Here is a Christ-mas present for you Darvio:

      by Dinesh D’Souza

      Why Christianity explains the universe, and our origins, better than atheism does

      Why Christianity and science are not irreconcilable, but science and atheism might be

      Why the alleged sins of Christianity—the Crusades, the Inquisition, the Galileo affair—are vastly overblown

      Why atheism is a demonstrably dangerous creed—and a cowardly one

      Why evolution does not threaten Christian belief

      Why atheists fear the Big Bang theory

      Why Christianity is the ultimate defense of man’s free will

      Why ultimately you can’t have Western civilization—and all we value from it—without the Christianity that gave it birth

    • SimpleSimon says:

      09:49pm | 24/12/11

      @Marley - Holy Circumcision Day is legit and still celebrated, particularly in parts of France, despite a papal decree to stop people talking about Jesus’ boy parts.

    • marley says:

      04:48pm | 24/12/11

      @P. Darvio:  Funny.  I don’t remember you making equivalent comments when Diwali came around a couple of months ago.  No doubt you missed that one.  But I’m sure you’re gearing up to satirize Eid al Adha. Aren’t you?  And what about Hannukah?  Surely that one’s worth a paragraph or two as well.

      I look forward to your witty, insightful and educated comments on these and other religious festivals in the coming year.  But I doubt I’ll see them.

    • scott says:

      02:01pm | 24/12/11

      Thanks Geoff. Just thanks.

    • beth says:

      01:24pm | 24/12/11

      great article, i love your writing style. Just wanted to give a different view on your point about following old cultural teachings, i know you were just trying to show that it isn’t relevant today, but christian’s don’t follow an ancient culture, we follow the teachings of Jesus, who being God transcends time and culture. In the bible, when Jesus wakes Jairus’s 12 year old daughter from death he he calls her ‘little girl’ even though back in that time and culture she would have been seen as an adult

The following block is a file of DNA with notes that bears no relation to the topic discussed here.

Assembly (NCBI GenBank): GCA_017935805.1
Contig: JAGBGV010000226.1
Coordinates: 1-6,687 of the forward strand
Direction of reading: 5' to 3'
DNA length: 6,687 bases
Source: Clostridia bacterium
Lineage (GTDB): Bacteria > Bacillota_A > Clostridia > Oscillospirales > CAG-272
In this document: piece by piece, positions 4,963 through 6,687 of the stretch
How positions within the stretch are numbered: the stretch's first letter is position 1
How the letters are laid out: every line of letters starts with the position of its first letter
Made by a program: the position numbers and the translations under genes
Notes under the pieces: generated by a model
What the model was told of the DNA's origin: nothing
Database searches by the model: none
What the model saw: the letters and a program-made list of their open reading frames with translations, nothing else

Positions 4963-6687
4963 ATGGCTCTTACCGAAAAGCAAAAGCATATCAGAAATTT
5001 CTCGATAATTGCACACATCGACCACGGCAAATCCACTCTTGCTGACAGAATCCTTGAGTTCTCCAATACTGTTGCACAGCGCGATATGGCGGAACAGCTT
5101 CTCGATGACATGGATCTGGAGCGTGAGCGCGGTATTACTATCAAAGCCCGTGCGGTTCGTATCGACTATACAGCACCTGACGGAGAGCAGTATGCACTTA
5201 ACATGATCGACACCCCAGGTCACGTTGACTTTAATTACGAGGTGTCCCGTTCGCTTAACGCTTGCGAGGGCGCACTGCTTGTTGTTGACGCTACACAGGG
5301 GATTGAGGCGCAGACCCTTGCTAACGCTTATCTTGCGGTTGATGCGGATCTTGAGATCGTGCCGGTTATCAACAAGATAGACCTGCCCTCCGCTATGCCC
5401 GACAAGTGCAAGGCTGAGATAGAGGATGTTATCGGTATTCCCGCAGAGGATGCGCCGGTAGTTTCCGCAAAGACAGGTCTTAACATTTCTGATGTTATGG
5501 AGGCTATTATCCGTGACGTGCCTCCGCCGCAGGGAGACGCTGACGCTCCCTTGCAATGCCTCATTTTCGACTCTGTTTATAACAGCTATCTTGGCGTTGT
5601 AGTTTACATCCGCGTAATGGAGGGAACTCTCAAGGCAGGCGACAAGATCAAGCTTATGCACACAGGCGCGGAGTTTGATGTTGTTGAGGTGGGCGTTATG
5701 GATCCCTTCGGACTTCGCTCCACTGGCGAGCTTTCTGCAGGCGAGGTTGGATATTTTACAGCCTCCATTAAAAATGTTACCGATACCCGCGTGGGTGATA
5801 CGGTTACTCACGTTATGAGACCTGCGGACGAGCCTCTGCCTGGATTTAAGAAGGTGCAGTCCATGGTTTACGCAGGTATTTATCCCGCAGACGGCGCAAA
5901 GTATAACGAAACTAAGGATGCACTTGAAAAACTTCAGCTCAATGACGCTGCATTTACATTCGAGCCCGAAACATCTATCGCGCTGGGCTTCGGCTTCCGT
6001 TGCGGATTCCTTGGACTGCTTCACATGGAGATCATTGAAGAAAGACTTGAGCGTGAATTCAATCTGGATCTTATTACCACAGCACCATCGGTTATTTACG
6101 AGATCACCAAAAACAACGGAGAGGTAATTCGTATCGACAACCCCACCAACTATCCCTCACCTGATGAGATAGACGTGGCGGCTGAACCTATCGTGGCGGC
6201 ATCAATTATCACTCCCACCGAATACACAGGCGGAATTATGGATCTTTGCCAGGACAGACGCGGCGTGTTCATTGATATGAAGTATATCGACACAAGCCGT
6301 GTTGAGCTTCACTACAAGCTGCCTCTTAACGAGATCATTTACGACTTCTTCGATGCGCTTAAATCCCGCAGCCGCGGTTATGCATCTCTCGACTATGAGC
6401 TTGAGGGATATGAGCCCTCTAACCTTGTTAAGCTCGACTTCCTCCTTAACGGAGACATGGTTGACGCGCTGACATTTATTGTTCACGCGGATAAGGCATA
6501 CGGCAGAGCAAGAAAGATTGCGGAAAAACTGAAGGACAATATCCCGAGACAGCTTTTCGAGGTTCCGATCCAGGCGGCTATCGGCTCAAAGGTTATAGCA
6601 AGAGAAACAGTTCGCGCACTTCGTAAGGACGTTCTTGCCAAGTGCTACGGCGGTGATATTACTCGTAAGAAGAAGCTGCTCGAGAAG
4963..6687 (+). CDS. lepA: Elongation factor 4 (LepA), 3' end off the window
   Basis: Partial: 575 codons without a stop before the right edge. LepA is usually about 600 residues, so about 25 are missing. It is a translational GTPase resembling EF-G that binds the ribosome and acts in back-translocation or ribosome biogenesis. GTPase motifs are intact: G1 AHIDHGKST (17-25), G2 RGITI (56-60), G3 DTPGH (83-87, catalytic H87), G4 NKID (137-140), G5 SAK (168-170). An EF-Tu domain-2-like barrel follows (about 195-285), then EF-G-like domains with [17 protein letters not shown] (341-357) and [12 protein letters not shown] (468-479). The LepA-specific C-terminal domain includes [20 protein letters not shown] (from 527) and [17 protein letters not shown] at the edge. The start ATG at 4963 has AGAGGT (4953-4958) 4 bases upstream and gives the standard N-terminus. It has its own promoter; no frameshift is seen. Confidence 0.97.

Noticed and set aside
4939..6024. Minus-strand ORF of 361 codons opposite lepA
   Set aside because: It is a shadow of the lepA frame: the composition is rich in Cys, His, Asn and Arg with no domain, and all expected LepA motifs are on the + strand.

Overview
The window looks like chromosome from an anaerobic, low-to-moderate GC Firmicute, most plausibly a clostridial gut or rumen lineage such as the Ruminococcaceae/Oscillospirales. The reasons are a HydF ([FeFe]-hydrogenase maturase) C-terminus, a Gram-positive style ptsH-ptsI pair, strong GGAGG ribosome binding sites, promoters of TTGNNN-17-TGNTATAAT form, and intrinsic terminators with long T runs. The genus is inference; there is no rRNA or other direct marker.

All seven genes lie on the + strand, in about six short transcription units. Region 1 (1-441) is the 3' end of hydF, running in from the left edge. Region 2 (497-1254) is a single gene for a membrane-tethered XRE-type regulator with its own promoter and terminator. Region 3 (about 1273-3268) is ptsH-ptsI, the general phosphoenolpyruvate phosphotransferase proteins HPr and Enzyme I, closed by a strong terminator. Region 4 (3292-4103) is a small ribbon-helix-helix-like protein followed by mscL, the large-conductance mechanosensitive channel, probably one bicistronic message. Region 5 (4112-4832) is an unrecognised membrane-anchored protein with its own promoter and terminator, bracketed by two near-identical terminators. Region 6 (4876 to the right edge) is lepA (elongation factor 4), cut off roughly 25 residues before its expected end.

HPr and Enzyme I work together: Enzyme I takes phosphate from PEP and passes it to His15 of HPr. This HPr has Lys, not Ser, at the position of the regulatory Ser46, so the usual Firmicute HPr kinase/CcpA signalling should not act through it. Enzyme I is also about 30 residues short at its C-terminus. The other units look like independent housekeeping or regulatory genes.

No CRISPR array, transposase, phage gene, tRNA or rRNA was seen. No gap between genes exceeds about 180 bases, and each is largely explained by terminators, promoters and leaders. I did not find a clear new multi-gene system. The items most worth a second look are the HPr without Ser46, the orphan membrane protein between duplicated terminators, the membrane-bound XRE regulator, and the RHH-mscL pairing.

• The Galah from Hervey Bay says:

      09:56am | 26/12/11

      Acotrel…it’s not a matter of professing one’s following Christ’s teachings….it is a matter of one’s declaration of faith in what he had to say whilst he was here on earth. ( oh and please acrotel - can the usual challenges to an individual’s faith - you will never shake that faith )

    • acotrel says:

      05:35am | 25/12/11

      ’ we follow the teachings of Jesus, who being God transcends time and culture.’

      Surely you mean that you PROFESS to follow the teachings of Jesus ?

    • scumbag says:

      01:15pm | 24/12/11

      It’s all been done today, move on, post an artice AFTER New Years. That and Xmas (note not Christmas), is bound to bring family or solo experiences. Meanwhile, Geoff, take a break, knock yourself out, and come back with some wit shit in NY. Cheers mate.

    • Ricky_B says:

      06:13am | 25/12/11

      Awwwwww, poor scumbag, having to watch Australia & half the world celebrate one of our christian holidays.What happened to cause such hostility scumbag? Did Christmas bully you at school? Have a VERY Merry Christmas (note not xmas) you bitter grub smile

    • Coop says:

      04:51pm | 24/12/11

      Good name. It suits you.
      Merry Christmas Scumbag